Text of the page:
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Coming Up In American Heritage …

March 2023
1min read

Shirer was there …

In 1938 Hitler’s Anschluss made Austria part of Germany. William L. Shirer, the author of The Rise and Fall of the Third Reich , was there to report on it for CBS radio. It was an exciting, tragic time, and now Shirer tells the story of the part he played in creating the modern broadcast format.

Nixon was there (and then he wasn’t) …

It’s been ten years since President Nixon became the first Chief Executive to resign from office. At the time, the editors of this magazine saw the Watergate crimes as “an assault on history itself. …” The question remains: What have we learned from the incredible events of the summer of 1974? Walter Karp and Vance Bourjaily find the lesson.

Adventures of Huck …

One hundred years ago Mark Twain published Adventures of Huckleberry Finn to the dismay of some and the delight of many. A study of the book’s publishing history over those hundred years shows that the delight and dismay go on and on.

Renovating the Statue of Liberty …

After years of holding up her torch in all kinds of weather, she needs help badly. We’ll tell you exactly how the engineers are going about it.

Plus …

Illustrated stories of dazzling variety and richness, to wit: A study of how Thomas Jefferson translated the architectural language of antiquity into an American idiom in his designs for “The Lawn”—the campus of the University of Virginia. … The painting of Venice by Americans who flocked there at the turn of the century. And, beyond this, even more.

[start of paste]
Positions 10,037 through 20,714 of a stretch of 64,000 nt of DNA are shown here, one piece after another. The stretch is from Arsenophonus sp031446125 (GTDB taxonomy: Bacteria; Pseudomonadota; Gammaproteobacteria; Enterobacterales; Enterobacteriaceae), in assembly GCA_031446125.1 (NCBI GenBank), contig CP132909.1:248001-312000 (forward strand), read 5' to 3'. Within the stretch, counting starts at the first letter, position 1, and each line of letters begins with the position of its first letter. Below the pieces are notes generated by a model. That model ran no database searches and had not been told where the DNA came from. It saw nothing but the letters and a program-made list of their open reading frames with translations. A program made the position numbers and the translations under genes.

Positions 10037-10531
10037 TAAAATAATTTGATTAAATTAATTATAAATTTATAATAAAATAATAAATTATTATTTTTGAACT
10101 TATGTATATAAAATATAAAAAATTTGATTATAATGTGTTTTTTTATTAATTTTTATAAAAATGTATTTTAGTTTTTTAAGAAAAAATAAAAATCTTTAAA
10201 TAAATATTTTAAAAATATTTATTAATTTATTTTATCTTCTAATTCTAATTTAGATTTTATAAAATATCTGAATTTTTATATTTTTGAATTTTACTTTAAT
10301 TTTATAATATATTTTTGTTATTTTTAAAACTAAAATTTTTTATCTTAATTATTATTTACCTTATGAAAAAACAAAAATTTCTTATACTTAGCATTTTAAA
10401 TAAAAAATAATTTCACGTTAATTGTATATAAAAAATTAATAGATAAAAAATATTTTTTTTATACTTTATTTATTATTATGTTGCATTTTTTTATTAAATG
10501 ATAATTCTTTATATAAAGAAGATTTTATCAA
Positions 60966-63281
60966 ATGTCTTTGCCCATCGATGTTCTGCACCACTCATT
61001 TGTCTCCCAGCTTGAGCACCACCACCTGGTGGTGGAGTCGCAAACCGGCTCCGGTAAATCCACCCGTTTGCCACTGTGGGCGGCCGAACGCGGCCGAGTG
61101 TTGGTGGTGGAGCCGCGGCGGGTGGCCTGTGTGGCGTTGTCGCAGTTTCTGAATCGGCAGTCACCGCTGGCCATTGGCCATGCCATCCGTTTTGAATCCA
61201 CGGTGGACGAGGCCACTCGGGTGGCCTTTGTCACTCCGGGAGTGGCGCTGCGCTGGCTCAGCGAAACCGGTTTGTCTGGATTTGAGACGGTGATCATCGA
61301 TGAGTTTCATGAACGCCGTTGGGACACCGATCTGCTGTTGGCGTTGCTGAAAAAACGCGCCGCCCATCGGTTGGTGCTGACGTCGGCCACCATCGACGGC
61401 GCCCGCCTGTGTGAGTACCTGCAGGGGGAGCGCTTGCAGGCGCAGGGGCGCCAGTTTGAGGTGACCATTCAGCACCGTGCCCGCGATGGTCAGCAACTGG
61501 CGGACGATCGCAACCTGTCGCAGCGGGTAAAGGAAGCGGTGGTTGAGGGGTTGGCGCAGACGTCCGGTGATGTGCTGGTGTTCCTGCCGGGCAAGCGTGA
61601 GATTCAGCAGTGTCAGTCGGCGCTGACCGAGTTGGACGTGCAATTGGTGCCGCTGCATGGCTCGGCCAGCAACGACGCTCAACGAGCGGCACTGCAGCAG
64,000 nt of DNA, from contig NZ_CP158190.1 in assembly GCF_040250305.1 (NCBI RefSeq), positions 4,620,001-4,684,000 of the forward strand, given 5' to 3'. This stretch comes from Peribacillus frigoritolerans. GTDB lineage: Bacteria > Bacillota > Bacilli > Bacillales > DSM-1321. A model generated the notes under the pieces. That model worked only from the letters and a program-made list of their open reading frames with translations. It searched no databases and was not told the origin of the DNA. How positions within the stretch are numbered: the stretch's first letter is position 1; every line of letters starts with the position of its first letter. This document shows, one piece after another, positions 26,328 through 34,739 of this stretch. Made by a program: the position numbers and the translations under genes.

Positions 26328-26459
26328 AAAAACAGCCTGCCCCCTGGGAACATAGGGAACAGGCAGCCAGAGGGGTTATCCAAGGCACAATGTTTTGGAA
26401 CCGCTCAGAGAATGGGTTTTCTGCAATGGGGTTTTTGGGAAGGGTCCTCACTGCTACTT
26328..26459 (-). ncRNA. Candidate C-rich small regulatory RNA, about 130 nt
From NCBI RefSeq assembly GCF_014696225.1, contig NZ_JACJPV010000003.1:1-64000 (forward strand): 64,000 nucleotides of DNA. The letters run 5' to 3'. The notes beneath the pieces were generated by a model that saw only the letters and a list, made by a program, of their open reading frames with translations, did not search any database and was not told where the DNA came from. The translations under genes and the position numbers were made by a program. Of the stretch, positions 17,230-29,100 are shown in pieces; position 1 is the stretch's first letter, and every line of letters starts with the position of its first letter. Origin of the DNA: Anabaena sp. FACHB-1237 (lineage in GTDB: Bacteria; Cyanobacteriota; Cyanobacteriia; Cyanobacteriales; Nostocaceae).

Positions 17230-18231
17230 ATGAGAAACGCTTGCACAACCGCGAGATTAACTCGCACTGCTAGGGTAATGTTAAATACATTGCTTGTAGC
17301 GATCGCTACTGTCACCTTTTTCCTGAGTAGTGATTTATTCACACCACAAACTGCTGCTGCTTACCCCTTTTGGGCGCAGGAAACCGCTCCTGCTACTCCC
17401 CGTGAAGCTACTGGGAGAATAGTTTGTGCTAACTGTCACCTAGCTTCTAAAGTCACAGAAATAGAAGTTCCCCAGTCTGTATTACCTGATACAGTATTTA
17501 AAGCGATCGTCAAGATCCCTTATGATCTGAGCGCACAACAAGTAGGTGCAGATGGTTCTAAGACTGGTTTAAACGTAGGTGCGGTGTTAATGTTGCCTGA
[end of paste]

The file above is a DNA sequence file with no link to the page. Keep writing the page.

We hope you enjoy our work.

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Stories published from "April/May 1984"

Authored by: David Davidson

Forty years ago it was Nazis, not communists, we wanted to keep out of Latin America. A veteran of that propaganda war recalls our efforts to bring American values to a bewildered Ecuador.

Authored by: Geoffrey C. Ward


Authored by: Edward Sorel

Sometimes life in the past really was better

Authored by: Martin Mayer

Banking as we’ve known it for centuries is dead, and we don’t really know the consequences of what is taking its place. A historical overview.

Authored by: Richard F. Snow

The U.S. Navy’s first submarine was scrapped half a century ago. But now we have been given a second chance to visit a boat nobody ever expected to see again.

Authored by: Oliver E. Allen

Banished from public view in our cities, this two-hundred-year-old import is alive and well behind the scenes

Authored by: Alfred Kazin

The work of Ernest Hemingway and F. Scott Fitzgerald virtually defined what it meant to be American in the first half of this century

Authored by: The Editors

A gathering of little-known drawings from Columbia
University’s Avery Architectural and Fine Arts Library illuminates two centuries of American building

Authored by: David Sherwood

Happy marriages may have been all alike in the eighteenth century, but the unhappy ones
fought it out in the newspapers

Authored by: Walter Karp

When the President fired the general, civilian control of the military faced its severest test in our history

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